Monday, January 7, 2008

Let's do the time warp again!

Sometimes I work internships so I can afford to go to school. Officially the reason is because I want to develop my technical skills and build a portfolio of diverse .. stuff... and yeah... actually I did build a bit of a nice network in an industry I'm totally not interested in working in. I'm fortunate enough to attend an institution with a pretty decent 5-year plan for students who want to work (ie pay for school). Thus, every once and a while, I apply for a billion jobs and go out on about a million interviews. Or something like that.

Here are questions I'm used to hearing:
"What are your strengths?"
"Can you describe your past work experience?"
"What was your favourite course?"

Here's an interrogation session that threw me right for a loop:

"You're in engineering? I thought girls liked Arts, nursing, you know... maybe teaching? Why would you go into engineering? Don't you get lonely? What was wrong with teaching? It's a very stable career! Do you hate children? Seriously, why would you go into engineering?"

I'm sorry, I thought we were living in the 21st century. I'll study engineering for the same damn reasons as anyone else, or no reason at all, but I don't think that I'm required to justify my motivations to anyone just because of my gender. Obviously, it makes a lot of sense to ask me about why I'm interesting in working for your company or in your industry. But to validate my mere existence? Piss off! Unless you'd like to stay around for the 2 hour saga of my lifelong dream to be a camp counsellor, drifting from summer to endless summer, running around outside, living in cabins, and having my food cooked for me.

But back to that interview... This was the very first thing the interviwer said to me when I came in the room. Well, actually, the first thing he said, incredulously, was, "You're.... a... GIRL!?!?" No joke. Then he asked if I was the first girl that had gone into engineering. I'm certainly not the only one, although I have been in some smaller classes of 30-40 where I was the only representative of my species... err gender in the room.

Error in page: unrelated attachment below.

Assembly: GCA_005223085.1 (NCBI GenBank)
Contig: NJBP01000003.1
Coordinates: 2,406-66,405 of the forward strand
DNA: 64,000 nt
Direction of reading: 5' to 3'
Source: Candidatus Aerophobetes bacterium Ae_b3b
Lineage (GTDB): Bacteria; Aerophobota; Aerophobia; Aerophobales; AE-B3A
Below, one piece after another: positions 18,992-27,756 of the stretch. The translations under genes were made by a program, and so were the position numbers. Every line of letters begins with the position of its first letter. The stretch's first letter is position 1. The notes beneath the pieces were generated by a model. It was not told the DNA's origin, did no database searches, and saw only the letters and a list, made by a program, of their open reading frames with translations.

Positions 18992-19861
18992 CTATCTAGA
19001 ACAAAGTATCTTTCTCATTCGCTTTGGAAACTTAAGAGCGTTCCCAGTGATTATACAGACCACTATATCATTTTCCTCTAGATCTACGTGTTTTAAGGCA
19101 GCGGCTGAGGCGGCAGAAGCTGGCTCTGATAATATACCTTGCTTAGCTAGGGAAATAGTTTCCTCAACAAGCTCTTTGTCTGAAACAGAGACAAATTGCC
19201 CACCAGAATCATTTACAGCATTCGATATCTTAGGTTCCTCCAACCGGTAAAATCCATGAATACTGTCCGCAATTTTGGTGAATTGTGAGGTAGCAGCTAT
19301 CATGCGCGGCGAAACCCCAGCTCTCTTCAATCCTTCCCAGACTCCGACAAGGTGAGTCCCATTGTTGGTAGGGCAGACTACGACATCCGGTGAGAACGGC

So, the interview keeps going. I talk about my last job designing and building equipment. Lots of design, lots of grungy shop work, and lots of mechanical skillz going into action. I also mention something about my old old job hauling dirt bales. After all of this, the interviewer looks up and says to me,
"I'm wondering if you would be able to handle all of this job. Some parts of it involve working in the shop. Sometimes people get dirty in the shop. Have you been in one before? Are you ok with being dirty?". So, at this point, it's pretty clear that this guy isn't listening to a thing I've said. I keep talking about my experience to try and quell any doubts he may have as to my qualifications. Then he apologizes, and says (more or less, I can't recall the exact phrasing), "I'm sorry, I just can't hire you for this. There is lots of dirt and heavy lifting, and it is not a proper environment for a woman. It is too noisy and too dangerous and you don't want to work there."

I should note that the job (apparently) involves carrying about 20 pounds, on occasion, across a shop floor. Which isn't a particularly deadly or evil machine shop floor, it's just a shop floor.